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Everything You Need to Know About Kitchen Hygiene

PART 1 (17)

Why is good kitchen hygiene so important? Hygiene plays a pivotal role in the kitchens of hotels, restaurants, healthcare institutions, and company canteens. Reports frequently surface about individuals falling ill after handling or consuming various foods. There are numerous hazards involved if you don’t maintain hygienic standards in your kitchen. These infections can arise, for instance, when foodstuffs become contaminated with the Listeria bacterium. Poor kitchen hygiene heightens the risk of cross-contamination, as harmful bacteria can easily transfer from one product to another. For example, the Legionella bacterium can cause severe (sometimes even fatal) lung diseases when tap points are not regularly flushed and checked.

How can I best clean my kitchen? To prevent – or at least limit – the presence of pathogens, it’s crucial to keep both yourself and your kitchen clean and thus hygienic. There’s a specific hygiene protocol for cleaning your kitchen, detailing the hygiene rules for your kitchen. Below, we mention the most important tips to keep your kitchen (and yourself) hygienic and clean.

Personal hygiene in the kitchen Your hands are the primary culprits in spreading infections. Poor hand hygiene can result in transmitting diseases or contaminating foodstuffs. Prevent this by regularly – and correctly – washing your hands. Establish a dedicated spot in your kitchen where your staff can wash their hands. This station must also be cleaned regularly, be stocked with sufficient hand sanitisation products, and have towels or possibly air dryers.

Regularly clean your kitchen You can’t clean your kitchen often enough. While there are no hard-and-fast rules about how frequently you should clean, the RIVM does provide several tips to reduce the likelihood of illness:

Ensure you clean the kitchen worktop and the items you use to prepare food daily. Clean more often when the risk of viruses is high, such as during the winter season. During this period, there’s a higher risk of illnesses like colds and (stomach) flu. Areas where pathogens are often present and quickly spread, like toilets, door handles, light switches, banisters, and taps, should therefore be cleaned frequently. It’s best to clean these areas daily. Work from top to bottom. Start with cleaning the tops of cabinets, then clean the worktops, and finally, thoroughly clean the kitchen floor. Also, clean your cleaning tools after you’ve finished cleaning. Hang up your brooms and brushes using a hanging system, throw cloths in the washing machine and let them dry well afterward. Dispose of rubbish straight away in the bin. Separate your waste and regularly clean your rubbish bins. More tips can be found in the HACCP Cleaning Plan. We’ve specially compiled this for businesses in the food industry. Besides systematic cleaning and disinfecting your kitchen being part of HACCP obligations, this also ensures:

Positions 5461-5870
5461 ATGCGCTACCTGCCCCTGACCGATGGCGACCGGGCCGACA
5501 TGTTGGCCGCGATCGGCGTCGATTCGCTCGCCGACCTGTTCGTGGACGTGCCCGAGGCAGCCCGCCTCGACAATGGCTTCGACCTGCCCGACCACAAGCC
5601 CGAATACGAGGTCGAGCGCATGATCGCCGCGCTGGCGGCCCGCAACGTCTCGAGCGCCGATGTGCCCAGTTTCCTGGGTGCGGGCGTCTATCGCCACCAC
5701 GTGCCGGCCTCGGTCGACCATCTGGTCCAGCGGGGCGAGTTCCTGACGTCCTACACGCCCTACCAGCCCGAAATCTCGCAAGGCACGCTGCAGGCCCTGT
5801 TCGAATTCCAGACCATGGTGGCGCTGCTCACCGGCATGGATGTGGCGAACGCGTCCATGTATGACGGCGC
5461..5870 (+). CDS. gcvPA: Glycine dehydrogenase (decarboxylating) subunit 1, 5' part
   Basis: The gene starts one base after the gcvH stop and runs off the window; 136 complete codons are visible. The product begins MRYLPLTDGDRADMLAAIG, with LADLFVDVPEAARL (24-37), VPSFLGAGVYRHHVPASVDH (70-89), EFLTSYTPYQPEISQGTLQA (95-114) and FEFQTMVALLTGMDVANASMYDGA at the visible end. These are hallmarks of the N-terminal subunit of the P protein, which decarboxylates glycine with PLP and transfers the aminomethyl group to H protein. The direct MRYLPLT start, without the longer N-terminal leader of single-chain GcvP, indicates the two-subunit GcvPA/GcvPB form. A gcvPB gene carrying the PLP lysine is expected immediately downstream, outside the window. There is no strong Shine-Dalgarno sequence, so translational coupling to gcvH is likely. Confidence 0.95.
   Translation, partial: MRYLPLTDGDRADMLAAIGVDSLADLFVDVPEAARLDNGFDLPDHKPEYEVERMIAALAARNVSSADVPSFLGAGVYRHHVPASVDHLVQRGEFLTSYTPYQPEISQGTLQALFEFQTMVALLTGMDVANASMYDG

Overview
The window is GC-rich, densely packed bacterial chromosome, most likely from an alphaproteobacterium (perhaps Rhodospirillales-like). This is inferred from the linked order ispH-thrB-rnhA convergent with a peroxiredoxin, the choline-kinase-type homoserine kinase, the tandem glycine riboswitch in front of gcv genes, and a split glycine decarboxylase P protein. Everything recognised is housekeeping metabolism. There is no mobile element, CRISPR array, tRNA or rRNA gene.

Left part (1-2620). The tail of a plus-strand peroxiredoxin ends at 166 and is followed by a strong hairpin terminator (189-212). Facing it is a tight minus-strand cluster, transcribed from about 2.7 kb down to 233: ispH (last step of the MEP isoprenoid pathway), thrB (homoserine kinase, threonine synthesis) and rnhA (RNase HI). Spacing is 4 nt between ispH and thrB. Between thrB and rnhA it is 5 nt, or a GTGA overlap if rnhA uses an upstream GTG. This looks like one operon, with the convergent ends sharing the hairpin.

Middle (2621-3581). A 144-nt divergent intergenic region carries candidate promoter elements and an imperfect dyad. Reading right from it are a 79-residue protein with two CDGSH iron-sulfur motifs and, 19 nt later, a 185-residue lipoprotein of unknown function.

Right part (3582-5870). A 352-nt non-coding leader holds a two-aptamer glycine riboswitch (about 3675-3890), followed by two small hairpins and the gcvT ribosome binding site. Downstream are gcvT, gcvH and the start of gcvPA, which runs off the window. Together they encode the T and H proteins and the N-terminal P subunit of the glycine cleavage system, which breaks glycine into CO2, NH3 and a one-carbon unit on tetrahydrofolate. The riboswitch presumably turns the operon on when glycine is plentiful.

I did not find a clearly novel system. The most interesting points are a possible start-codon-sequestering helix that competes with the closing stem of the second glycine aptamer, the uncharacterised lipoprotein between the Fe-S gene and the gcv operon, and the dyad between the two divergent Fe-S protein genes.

an extension of the shelf life of ingredients; a reduction in the amount of spoiled products; an enhancement in the relationships with your customers. Use the right cleaning products Hygienesupply is a Vikan specialist, and we understand the importance of food safety within the food industry like no other. To make and keep your kitchen hygienic, use our Vikan cleaning products. These are colour-coded, thereby meeting HACCP requirements and ensuring hygiene within your commercial kitchen. Vikan hygiene products provide protection against cross-contamination and minimise the build-up of chemical residues. Additionally, all Vikan products are durably designed to meet the daily rigorous demands of various users.

Kitchen bin

Clinically, it’s proven that Vikan microfibre cloths and mops remove 99.9% of bacteria. Also, with the use of microfibre, the build-up of sticky chemical residue is a thing of the past. With colour-coded hanging systems, the right Vikan cleaning tools are always at hand. Properly implementing the colour-coding system in your HACCP objectives encourages hygienic behaviour among your staff. Consider taking the Hygiene Code catering course, ensuring every employee learns the basics about personal hygiene and preventing cross-contamination, among other things.

Make the kitchen a safe working environment Besides hygiene, safety in the kitchen is also important. Prevent slips on the work floor by using overshoes or special safety shoes. Furthermore, these slip-ons are hygienic and easy to clean.

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